The most abundant source of AGT is hepatocytes, which is considered the major systemic source. Hepatocyte-specific depletion of AGT in mice has been achieved by breeding AGT floxed mice with mice that express Cre transgene containing an albumin promoter.7, 9, 25, 26 The benefit of Cre driven by the albumin promoter is its exclusive expression in hepatocytes with complete activation occurring 4–6 weeks after birth.44 Therefore, this promoter is not only specific but also avoids fetal developmental impairment. Studies in these mice have demonstrated that hepatocyte-derived AGT is the major source for circulating AGT. Most studies have observed that plasma concentrations decreased by ~90%,7, 9, 25 whereas one study noted a decrease of ~50%.26 Additionally, these mouse studies have demonstrated hepatocyte-derived AGT to be a major functional component, with all studies noting pronounced decrease in blood pressure. Of note, profound effects of hepatocyte-specific AGT inhibition on plasma AGT concentrations and blood pressure have also been reported in a rat model of hypertension using an siRNA approach.45
In addition to reductions of blood pressure, two studies have reported less atherosclerosis and diminished body weight gain and liver steatosis induced by a Western (42% kcal) diet in hepatocyte-specific AGT-deficient mice that were also deficient in LDL receptors.7, 9 One study, which showed ~50% reductions of plasma AGT concentrations, failed to demonstrate hepatocyte-specific AGT-deficient mice having changes in body weight in mice fed a high fat (60% kcal) diet.26 The importance of hepatocyte-derived AGT has also been demonstrated by comparing to mice with renal-specific AGT deficiency (Table 1).25 Renal deficiency of AGT has no discernable effect on plasma AGT concentrations or blood pressure. In contrast, mice with hepatocyte-specific, but not kidney-specific, depletion of AGT have diminished AGT accumulation in kidney proximal convoluted tubules. These findings provide direct evidence that hepatocytes are the principal source for AGT production and functions in vivo.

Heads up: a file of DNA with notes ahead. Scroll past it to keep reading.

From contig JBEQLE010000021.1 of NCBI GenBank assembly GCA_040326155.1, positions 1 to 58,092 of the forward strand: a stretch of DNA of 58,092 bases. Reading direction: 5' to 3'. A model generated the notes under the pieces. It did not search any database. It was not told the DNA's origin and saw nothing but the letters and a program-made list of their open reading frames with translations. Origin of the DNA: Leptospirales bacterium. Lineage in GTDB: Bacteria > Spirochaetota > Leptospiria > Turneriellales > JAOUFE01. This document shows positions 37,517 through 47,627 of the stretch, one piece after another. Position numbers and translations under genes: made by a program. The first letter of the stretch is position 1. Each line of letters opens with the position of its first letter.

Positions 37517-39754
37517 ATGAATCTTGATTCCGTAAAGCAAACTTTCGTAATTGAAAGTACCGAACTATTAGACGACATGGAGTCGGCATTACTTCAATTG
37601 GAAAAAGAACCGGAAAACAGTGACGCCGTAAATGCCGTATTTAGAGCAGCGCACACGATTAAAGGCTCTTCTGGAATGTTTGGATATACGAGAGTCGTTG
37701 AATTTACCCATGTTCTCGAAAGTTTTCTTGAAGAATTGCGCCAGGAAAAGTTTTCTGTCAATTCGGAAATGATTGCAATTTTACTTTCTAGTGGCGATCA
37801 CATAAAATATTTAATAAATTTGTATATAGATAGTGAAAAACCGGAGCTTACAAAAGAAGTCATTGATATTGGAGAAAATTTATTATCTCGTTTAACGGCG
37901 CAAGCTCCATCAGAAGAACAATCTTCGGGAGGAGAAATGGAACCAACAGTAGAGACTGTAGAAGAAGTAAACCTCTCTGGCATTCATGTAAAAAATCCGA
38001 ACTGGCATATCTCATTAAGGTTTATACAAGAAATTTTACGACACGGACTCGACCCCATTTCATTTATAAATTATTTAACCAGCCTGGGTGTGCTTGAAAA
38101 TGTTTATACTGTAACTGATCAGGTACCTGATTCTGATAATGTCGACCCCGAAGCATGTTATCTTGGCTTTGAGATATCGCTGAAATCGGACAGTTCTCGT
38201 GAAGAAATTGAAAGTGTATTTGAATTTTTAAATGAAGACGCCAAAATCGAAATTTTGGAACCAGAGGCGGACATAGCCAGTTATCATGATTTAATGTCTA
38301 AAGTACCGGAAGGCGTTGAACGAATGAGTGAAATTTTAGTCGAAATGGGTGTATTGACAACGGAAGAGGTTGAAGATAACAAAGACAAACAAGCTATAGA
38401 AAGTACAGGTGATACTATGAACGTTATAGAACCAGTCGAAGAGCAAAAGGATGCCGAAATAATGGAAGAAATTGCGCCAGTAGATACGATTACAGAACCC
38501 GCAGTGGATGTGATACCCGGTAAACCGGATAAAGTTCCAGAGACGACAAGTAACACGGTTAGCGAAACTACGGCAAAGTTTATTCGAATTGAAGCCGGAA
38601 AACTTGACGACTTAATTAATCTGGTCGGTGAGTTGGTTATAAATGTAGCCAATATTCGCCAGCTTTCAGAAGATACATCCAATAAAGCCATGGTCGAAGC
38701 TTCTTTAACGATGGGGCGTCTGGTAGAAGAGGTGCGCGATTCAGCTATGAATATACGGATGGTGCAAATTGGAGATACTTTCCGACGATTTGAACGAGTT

Adeno-associated viral expression of AGT
In contrast to depleting a gene using the Cre-LoxP technique, AAV expression is a facile approach for repopulating or overexpressing a specific gene or its mutations in either cell-specific or systemic manner. In mice with hepatocyte-specific deficiency of AGT, two studies have reported repopulation of manipulated AGT gene through a single i.p. injection of AAVs that contain a hepatocyte-specific promoter thyroxine-binding globulin.7, 9 In a study described earlier, mutation of the Cys18-Cys137 disulfide bond did not affect renin cleavage of AGT to release AngI and did not regulate production and functions of AngII in hepatocyte-specific AGT-deficient mice.7 In a subsequent study, AAVs containing either mouse full-length AGT or des(AngI)AGT were injected into mice with hepatocyte-specific deficiency of AGT. This approach in mice lacking circulating AGT resulted in restoration of either full-length AGT that could be cleaved into AngI and des(AngI)AGT or des(AngI)AGT alone without increasing AngI. Repopulation of full-length AGT increased AngII production, blood pressure, atherosclerosis, diet-induced body weight gain and liver steatosis, whereas repopulation of des(AngI)AGT did not affect AngII production and atherosclerosis but increased diet-induced body weight gain and liver steatosis.7, 9 These studies provide direct evidence that AGT contributes to diet-induced obesity and liver steatosis through des(AngI)AGT-mediated mechanisms, which are independent of AngII.